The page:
DC Motor Power Amplifier issue

Discussion in 'General Electronics Chat' started by BershaM, Jul 23, 2016.

  1. BershaM

    Thread Starter Member

    Aug 22, 2011
    17
    2
    i built this DC motor power amplifier to drive the motor in both directions using an analog signal (from -1 volt to 1 volt via the potentiometer ) , the motor i use is rated for 24 volts and draws around 400mA at no load , however, when i tested it only one direction works fine ( the NPN TIP142 side) with no significant heat , the other side however doesn't drive the motor all the way to 10 volts and the PNP transistor becomes hot real fast, i replaced it with another tip147 but still got the same results, any idea what maybe causing this?

    Update 1: I inserted a resistor in series with the PNP gate (5.1k) and it enhanced the motor's performance , however the oscillations still exist , should i also consider an RC snubber ??

    [​IMG]
     
  2. AlbertHall

    Well-Known Member

    Jun 4, 2014
    1,951
    387
    Is C42 an electrolytic?

    What does 'enhanced the motor's performance' mean?
    What oscillations? These are mentioned previously?
     
  3. tcmtech

    Well-Known Member

    Nov 4, 2013
    2,034
    1,659
    Why are there two Op-Amps in series when one would sufice?
     
  4. MaxHeadRoom

    Expert

    Jul 18, 2013
    10,547
    2,373
    Agree, I have done just about the same with a single LM311.
    Max.
     
  5. AlbertHall

    Well-Known Member

    Jun 4, 2014
    1,951
    387
    Agreed, but that's not the cause of the overheating problem.
     
  6. MaxHeadRoom

    Expert

    Jul 18, 2013
    10,547
    2,373
    I assumed it to be an incidental comment on the apparent over-engineering and not intended as a reason for the original OP's complaint?;)
    Max.
     
  7. Ylli

    New Member

    Nov 13, 2015
    26
    9
    I'm sure the circuit does not like driving that capacitive load. Try adding a 10 ohm resistor in series with the 1 uF.
     
  8. tcmtech

    Well-Known Member

    Nov 4, 2013
    2,034
    1,659
    I would have just used basic 5 pin power Op-Amp like an LM1875 or TDA2003 (<$2) to drive the little motor.
     
  9. MaxHeadRoom

    Expert

    Jul 18, 2013
    10,547
    2,373
    Yes, in my case it was a 240vdc generator field.
    Max.
     
  10. tcmtech

    Well-Known Member

    Nov 4, 2013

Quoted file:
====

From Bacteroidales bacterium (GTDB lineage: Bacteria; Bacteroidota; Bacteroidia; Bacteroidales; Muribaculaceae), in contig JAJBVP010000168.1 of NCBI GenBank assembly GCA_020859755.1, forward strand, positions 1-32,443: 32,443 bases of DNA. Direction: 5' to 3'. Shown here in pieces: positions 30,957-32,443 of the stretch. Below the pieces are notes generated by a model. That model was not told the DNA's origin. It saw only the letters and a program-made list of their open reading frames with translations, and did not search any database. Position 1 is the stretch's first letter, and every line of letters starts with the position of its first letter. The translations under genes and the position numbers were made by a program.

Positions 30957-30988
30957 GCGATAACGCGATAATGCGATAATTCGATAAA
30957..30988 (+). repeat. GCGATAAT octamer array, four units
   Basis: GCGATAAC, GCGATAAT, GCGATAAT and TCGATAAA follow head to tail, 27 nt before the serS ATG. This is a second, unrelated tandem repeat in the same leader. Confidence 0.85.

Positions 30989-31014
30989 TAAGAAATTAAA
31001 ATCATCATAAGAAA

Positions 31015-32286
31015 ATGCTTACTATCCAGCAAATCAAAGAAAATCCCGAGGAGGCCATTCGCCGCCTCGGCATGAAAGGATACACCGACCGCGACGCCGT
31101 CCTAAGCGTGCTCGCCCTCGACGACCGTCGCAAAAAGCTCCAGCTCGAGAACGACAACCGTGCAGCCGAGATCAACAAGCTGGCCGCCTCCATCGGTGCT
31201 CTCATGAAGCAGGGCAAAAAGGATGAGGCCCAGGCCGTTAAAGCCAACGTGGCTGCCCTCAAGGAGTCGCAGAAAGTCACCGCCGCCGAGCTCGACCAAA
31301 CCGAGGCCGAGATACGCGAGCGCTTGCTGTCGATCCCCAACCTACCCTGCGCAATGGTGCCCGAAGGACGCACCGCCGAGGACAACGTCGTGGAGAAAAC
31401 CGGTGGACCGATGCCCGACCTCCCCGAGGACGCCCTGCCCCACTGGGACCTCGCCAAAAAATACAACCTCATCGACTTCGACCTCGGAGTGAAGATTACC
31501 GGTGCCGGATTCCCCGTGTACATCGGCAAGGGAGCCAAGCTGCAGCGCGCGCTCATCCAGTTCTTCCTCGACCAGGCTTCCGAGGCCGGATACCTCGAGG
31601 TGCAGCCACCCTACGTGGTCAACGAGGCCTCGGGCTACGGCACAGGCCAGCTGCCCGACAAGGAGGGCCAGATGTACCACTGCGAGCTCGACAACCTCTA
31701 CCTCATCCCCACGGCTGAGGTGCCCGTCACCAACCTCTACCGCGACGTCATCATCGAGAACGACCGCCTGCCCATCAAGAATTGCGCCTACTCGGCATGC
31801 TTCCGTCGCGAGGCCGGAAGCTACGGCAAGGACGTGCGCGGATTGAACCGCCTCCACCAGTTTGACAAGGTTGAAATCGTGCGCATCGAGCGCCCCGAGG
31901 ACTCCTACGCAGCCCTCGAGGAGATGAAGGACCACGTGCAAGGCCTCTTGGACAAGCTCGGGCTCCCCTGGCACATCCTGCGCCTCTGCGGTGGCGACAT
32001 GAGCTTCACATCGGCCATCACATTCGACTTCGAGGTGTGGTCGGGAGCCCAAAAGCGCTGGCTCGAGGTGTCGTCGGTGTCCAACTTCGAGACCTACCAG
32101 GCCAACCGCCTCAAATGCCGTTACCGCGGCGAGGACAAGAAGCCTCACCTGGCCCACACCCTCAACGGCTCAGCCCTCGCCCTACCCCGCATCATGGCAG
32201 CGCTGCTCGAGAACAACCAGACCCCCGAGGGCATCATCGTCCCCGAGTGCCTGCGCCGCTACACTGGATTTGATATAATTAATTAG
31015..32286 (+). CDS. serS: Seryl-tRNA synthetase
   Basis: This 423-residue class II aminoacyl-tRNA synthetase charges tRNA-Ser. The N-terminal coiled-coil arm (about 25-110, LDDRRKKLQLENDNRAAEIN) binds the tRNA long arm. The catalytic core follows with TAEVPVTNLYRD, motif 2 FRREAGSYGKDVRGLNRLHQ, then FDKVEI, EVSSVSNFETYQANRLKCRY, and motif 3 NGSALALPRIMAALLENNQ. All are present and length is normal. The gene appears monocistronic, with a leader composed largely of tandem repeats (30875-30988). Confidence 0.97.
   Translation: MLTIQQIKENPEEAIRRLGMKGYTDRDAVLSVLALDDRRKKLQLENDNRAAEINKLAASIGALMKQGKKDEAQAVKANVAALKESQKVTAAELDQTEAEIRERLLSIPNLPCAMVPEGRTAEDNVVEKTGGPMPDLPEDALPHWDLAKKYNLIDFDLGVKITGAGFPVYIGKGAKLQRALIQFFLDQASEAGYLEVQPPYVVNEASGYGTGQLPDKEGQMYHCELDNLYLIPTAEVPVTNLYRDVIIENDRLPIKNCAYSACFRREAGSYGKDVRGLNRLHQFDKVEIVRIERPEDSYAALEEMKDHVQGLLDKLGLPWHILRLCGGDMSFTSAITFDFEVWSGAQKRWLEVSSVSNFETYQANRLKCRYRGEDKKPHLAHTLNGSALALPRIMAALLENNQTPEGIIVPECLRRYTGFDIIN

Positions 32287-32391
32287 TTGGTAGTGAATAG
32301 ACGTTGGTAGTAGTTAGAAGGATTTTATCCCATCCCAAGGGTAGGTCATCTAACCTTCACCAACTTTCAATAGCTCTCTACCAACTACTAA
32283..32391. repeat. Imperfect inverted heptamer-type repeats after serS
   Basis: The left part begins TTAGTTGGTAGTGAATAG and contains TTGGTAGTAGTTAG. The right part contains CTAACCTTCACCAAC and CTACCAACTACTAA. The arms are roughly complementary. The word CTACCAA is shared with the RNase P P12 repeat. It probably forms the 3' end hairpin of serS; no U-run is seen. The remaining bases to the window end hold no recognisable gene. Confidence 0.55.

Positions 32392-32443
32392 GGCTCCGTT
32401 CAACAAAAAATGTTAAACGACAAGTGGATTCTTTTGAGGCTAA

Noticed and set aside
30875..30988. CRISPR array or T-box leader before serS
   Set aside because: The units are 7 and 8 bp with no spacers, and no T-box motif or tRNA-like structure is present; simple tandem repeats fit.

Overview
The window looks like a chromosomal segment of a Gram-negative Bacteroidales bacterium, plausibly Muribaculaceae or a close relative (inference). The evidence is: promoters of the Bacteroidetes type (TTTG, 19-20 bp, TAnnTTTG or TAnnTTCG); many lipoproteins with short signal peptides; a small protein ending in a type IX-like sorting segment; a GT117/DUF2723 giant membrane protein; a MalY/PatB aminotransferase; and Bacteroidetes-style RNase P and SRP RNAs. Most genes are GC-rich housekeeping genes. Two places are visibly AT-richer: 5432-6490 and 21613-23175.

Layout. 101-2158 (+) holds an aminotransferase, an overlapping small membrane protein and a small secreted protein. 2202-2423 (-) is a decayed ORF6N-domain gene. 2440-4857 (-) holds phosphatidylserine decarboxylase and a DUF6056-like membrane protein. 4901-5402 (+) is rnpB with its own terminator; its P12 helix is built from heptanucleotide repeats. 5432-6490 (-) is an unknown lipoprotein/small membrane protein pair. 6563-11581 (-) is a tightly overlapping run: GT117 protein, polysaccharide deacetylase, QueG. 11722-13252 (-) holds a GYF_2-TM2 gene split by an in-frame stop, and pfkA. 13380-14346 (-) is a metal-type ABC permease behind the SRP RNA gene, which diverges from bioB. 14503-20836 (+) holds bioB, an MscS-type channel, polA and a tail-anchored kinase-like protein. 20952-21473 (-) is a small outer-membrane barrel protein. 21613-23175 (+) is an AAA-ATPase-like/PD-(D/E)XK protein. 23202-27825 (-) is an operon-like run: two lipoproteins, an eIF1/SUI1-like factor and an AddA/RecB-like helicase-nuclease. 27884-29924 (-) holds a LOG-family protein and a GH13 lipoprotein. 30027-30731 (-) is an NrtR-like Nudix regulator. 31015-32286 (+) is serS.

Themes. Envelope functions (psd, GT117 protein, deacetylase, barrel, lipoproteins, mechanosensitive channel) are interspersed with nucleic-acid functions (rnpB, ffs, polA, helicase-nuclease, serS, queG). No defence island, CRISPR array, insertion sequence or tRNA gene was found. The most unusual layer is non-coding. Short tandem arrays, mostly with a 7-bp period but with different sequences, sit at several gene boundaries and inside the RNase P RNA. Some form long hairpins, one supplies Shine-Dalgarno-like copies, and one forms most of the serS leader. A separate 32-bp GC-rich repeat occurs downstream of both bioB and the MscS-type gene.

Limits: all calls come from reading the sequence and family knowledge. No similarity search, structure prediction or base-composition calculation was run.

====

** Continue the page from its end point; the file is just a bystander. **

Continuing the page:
2,034
    1,659
    The problem is from over complicating/engineering a simple system. :p

    One pot, one power Op-Amp IC, and two resistors should be all that's required a .1 uf capacitor on each power lead and across the motor.
     
  11. BershaM

    Thread Starter Member

    Aug 22, 2011
    17
    2
    @AlbertHall 1- C42 is ceramic.
    2- enhanced its performance means it increased the motor's speed, should've explained it better sorry about that.
    3- a semi sinusoidal wave of around 5Vpp above any dc signal i apply to the circuit, measured it at the emitter and the base of the transistors.

    @tcmtech i thought the first stage would act as a buffer ( obviously not :/ ) , i tried a TDA2003 at first but i always ended up overheating it and i couldn't know why , that's why i chose to do it with darlingtons.

    @Ylli thanks for your feedback will try it and see if it works.

    @MaxHeadRoom i know now it may have been made alot simpler , i just wanted to experiment with darlingtons :v

    Should adding a cap from Pin 14 to Ground adjust the phase shift and remove the oscillations ?
     
  12. tcmtech

    Well-Known Member

    Nov 4, 2013
    2,034
    1,659
    Did you have a properly sized heatsink on it?

    A TDA2003 Power Op-Amp should have had no problems running your motor being it's rated for 3.5 amps continuous and 20 watts thermal dissipation with a properly sized heatsink which means that with your +- 15 volt power supply rail voltages it would take a solid 1.33 amps into a stalled motor to reach its thermal dissipation rating limit.

    So given that, if you overheated it with a 400 ma motor load somethings not adding up here.
     
Loading...